textBox.setText("000000")

and checking for that input in the listener. When that input is received, the listener changes the text back to " - " (four spaces, a hyphen, then two spaces).

There is also a focusLost Listener that parses this text widget for spaces, then in order to avoid unnecessary SQL queries, it clears/resets all fields if the input is invalid (i.e contains spaces).

 // Adding focus listener to textBox to wait for loss of focus to perform SQL statement.
 textBox.addFocusListener(new FocusAdapter() 
 {
  @Override
  public void focusLost(FocusEvent evt) 
  {
   // Get the contents of otherTextBox and textBox. (otherTextBox must be <= textBox)
   String boxFour = otherTextBox.getText();
   String boxFive = textBox.getText();

   // If either text box has spaces in it, don't perform the search.
   if (boxFour.contains(" ") || boxFive.contains(" "))
   {
       // Don't perform SQL statements.  Debug statement.
       System.out.println("Tray Position input contains spaces.  Ignoring.");

                //Make all previous results invisible, if any.
                labels.setVisible(false);
                differentTextBox.setText("");
                labelResults.setVisible(false);
   }
   else
   {
             //... Perform SQL statement ...
            }
  }
 }
 );

OK. Often, I use SWT MessageBox widgets in this code to communicate to the user, or wish to change the text widgets back to an empty state after verifying the input. The problem is that messageboxes seem to create a focusLost event, and using the .setText(string) method is subject to SWT.Verify listeners that are present on the text widget.

Any suggestions as to selectively ignoring these listeners in code, but keeping them present for all other user input?

Thank you in advance for your assistance.

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2 Answers 2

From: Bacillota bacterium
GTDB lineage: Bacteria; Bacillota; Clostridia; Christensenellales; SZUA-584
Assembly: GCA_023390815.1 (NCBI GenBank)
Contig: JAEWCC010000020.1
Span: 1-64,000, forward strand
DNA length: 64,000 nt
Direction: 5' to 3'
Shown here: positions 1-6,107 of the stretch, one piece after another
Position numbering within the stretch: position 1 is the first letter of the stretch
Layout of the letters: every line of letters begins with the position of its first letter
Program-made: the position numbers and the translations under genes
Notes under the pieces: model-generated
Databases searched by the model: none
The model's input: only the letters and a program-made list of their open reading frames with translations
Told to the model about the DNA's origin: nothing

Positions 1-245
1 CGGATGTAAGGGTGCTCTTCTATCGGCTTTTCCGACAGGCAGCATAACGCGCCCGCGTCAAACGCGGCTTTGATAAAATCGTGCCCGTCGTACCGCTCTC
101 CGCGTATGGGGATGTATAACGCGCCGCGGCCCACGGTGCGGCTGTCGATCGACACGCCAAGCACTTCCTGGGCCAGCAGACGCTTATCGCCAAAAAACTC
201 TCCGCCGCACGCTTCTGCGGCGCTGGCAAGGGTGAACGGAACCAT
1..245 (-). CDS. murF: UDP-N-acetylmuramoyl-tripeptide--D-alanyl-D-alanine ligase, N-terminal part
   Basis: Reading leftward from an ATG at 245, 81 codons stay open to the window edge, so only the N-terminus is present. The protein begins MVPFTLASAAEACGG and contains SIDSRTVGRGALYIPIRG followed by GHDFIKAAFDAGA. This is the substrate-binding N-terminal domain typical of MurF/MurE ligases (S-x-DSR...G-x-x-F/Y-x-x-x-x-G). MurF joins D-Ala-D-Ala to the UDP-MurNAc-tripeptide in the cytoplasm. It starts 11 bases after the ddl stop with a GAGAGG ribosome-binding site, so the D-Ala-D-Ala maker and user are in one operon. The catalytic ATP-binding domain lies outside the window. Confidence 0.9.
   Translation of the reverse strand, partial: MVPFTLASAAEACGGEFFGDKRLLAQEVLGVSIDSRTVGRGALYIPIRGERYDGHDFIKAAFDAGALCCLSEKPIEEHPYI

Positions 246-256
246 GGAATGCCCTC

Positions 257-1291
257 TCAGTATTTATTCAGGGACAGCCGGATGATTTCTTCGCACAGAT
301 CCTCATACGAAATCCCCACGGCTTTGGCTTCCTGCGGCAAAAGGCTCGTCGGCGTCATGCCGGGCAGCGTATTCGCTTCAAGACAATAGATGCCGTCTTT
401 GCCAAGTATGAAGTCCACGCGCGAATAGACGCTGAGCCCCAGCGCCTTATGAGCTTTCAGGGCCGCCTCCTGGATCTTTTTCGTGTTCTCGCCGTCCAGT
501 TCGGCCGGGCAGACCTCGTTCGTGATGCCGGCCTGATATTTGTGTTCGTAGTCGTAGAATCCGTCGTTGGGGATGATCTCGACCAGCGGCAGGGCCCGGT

up vote 1 down vote accepted

If you name the listener instead of using an anonymous one, you can add and remove it whenever you like.

Example:

 // Adding focus listener to textBox to wait for loss of focus to perform SQL statement.
 FocusAdapter focusTextBox = new FocusAdapter() 
 {
  @Override
  public void focusLost(FocusEvent evt) 
  {
   // Get the contents of otherTextBox and textBox. (otherTextBox must be <= textBox)
   String boxFour = otherTextBox.getText();
   String boxFive = textBox.getText();

   // If either text box has spaces in it, don't perform the search.
   if (boxFour.contains(" ") || boxFive.contains(" "))
   {
       // Don't perform SQL statements.  Debug statement.
       System.out.println("Tray Position input contains spaces.  Ignoring.");

                //Make all previous results invisible, if any.
                labels.setVisible(false);
                differentTextBox.setText("");
                labelResults.setVisible(false);
   }
   else
   {
             //... Perform SQL statement ...
            }
  }
 };

You can then add the listener by doing this:

textBox.addFocusListener(focusTextBox);

Removal is as easy as this:

textBox.removeFocusListener(focusTextBox);

Just make sure to re-enable the listener after you've done what you've wanted to programmatically achieve, or your code will not act like you'd expect.

share|improve this answer

I didn't tested your code, but try method isFocusControl() in the listener to see if the user enters the text or you set the text with setText() when the focus is not in textBox.

share|improve this answer
    
You are right. Clever use of isFocusControl() boolean values can go a long way. It doesn't fix everything, but it definitely allows one more way of differentiating between actions in the listener code. –  Zoot Sep 16 '10 at 15:45